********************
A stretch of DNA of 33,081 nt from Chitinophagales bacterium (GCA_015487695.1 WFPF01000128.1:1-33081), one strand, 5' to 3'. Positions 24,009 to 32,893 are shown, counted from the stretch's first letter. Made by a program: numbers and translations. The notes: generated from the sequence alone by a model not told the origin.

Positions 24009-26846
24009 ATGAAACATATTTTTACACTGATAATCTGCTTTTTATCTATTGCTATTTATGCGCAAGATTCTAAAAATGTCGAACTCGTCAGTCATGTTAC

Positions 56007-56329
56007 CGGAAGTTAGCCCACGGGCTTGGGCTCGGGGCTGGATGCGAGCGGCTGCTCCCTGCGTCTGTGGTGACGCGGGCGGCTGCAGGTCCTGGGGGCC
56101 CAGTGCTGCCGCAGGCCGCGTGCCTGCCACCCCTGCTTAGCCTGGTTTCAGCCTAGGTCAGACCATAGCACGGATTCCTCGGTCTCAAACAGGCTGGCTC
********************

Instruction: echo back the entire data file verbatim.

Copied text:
A stretch of DNA of 33,081 nt from Chitinophagales bacterium (GCA_015487695.1 WFPF01000128.1:1-33081), one strand, 5' to 3'. Positions 24,009 to 32,893 are shown, counted from the stretch's first letter. Made by a program: numbers and translations. The notes: generated from the sequence alone by a model not told the origin.

Positions 24009-26846
24009 ATGAAACATATTTTTACACTGATAATCTGCTTTTTATCTATTGCTATTTATGCGCAAGATTCTAAAAATGTCGAACTCGTCAGTCATGTTAC

Positions 56007-56329
56007 CGGAAGTTAGCCCACGGGCTTGGGCTCGGGGCTGGATGCGAGCGGCTGCTCCCTGCGTCTGTGGTGACGCGGGCGGCTGCAGGTCCTGGGGGCC
56101 CAGTGCTGCCGCAGGCCGCGTGCCTGCCACCCCTGCTTAGCCTGGTTTCAGCCTAGGTCAGACCATAGCACGGATTCCTCGGTCTCAAACAGGCTGGCTC